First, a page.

Upsides to the downturn for property investors

imageThe uncertainties facing the market in 2012 will create unexpected bargains for keen-eyed property investors. Graham Norwood explains how to make the most of the tricky year ahead. New Year resolutions tend to be about losing something from your life. Weight, cigarettes, or that third glass of wine. But canny house buyers will be doing just the opposite; using 2012’s uncertain outlook to make fresh fortunes from anticipated price cuts.

Industry pundits say values in most areas will tumble by as much as seven per cent in the year to come. This is thanks to a triple whammy of rising unemployment, public sector cuts and a weakening UK economy. Add in the effect of inflation, currently at five per cent, and the price fall could be the equivalent of 12 per cent, or £60,000 on a £500,000 home.

Even estate agents admit the market is on the ropes in many areas. Grainne Gilmore, head of research at Knight Frank, sums it up: “To achieve sales, vendors will have to cut their prices.”

But there are two sides to today’s challenging market. Every seller’s panic price cut can be a buyer’s bargain opportunity.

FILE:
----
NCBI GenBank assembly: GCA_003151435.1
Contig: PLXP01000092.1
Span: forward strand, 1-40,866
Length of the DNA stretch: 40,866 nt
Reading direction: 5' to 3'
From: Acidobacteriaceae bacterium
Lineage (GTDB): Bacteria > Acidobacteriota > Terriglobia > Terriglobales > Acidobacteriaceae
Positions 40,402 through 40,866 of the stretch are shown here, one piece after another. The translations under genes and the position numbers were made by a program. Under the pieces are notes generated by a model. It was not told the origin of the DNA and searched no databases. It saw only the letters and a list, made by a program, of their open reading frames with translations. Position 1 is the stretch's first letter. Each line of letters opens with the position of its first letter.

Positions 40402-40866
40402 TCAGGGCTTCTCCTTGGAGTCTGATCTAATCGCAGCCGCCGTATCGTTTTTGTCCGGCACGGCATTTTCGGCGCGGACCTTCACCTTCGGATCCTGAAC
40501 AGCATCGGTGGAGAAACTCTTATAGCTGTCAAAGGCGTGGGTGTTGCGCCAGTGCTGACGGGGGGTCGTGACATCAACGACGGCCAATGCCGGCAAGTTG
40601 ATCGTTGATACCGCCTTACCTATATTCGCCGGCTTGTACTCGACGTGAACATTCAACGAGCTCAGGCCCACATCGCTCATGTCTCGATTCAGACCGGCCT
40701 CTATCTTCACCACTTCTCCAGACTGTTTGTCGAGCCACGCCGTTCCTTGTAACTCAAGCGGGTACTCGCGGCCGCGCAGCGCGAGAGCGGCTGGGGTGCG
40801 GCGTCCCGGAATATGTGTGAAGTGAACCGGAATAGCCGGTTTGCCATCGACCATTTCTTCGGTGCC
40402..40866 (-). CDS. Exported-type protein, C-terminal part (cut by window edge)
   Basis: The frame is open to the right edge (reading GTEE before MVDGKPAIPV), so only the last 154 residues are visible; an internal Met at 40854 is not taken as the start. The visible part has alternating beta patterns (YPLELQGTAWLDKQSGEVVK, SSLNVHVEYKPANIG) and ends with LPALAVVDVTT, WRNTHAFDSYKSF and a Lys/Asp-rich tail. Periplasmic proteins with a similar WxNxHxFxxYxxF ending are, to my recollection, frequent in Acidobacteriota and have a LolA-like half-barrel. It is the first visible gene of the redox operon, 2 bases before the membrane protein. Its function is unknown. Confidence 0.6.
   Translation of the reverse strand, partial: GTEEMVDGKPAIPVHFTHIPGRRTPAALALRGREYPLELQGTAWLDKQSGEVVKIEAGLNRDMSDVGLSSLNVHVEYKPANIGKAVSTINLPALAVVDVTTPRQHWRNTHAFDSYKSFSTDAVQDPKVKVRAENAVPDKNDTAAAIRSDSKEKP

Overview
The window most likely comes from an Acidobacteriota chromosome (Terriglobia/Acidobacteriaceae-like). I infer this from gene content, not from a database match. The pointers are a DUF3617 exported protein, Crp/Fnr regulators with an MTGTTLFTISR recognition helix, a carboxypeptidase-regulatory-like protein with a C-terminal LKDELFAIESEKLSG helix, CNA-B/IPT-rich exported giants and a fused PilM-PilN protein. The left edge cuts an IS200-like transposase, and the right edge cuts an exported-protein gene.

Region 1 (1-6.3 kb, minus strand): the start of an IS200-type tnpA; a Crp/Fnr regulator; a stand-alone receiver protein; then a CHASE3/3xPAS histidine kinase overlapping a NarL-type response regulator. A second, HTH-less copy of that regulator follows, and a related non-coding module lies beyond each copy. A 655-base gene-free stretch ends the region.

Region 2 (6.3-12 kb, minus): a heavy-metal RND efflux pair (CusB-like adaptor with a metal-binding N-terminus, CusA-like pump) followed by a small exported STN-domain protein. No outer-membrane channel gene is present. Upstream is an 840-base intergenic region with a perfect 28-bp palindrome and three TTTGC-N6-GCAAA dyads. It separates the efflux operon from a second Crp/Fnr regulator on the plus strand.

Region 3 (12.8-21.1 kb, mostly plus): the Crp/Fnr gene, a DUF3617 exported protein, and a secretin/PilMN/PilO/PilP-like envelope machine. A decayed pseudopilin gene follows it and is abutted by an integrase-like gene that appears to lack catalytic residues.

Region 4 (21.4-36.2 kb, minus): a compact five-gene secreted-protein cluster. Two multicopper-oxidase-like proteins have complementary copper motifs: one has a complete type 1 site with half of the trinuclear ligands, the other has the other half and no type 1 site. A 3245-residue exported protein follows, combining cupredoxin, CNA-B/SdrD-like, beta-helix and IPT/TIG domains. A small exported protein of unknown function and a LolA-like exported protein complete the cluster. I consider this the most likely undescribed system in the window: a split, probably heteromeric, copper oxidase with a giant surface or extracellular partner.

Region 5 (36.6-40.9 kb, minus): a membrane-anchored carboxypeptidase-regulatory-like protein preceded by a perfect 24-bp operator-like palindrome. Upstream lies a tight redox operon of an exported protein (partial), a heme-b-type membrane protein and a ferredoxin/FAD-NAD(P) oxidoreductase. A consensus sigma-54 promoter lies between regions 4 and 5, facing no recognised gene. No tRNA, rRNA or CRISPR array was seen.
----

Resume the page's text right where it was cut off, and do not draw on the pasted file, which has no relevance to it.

One person hunting for a good deal is businessman Paul Beamish, who believes the downturn is the perfect time to upsize. Next week he is putting his three small homes on the market. He owns a farmhouse in Bury St Edmunds, a Norwich town house and a holiday cottage in Gloucestershire. Their combined value is about £1.2 million.

New Year resolutions tend to be about losing something from your life. Weight, cigarettes, or that third glass of wine. But canny house buyers will be doing just the opposite; using 2012’s uncertain outlook to make fresh fortunes from anticipated price cuts.

Industry pundits say values in most areas will tumble by as much as seven per cent in the year to come. This is thanks to a triple whammy of rising unemployment, public sector cuts and a weakening UK economy. Add in the effect of inflation, currently at five per cent, and the price fall could be the equivalent of 12 per cent, or £60,000 on a £500,000 home.

Even estate agents admit the market is on the ropes in many areas. Grainne Gilmore, head of research at Knight Frank, sums it up: “To achieve sales, vendors will have to cut their prices.”

But there are two sides to today’s challenging market. Every seller’s panic price cut can be a buyer’s bargain opportunity.

One person hunting for a good deal is businessman Paul Beamish, who believes the downturn is the perfect time to upsize. Next week he is putting his three small homes on the market. He owns a farmhouse in Bury St Edmunds, a Norwich town house and a holiday cottage in Gloucestershire. Their combined value is about £1.2 million.

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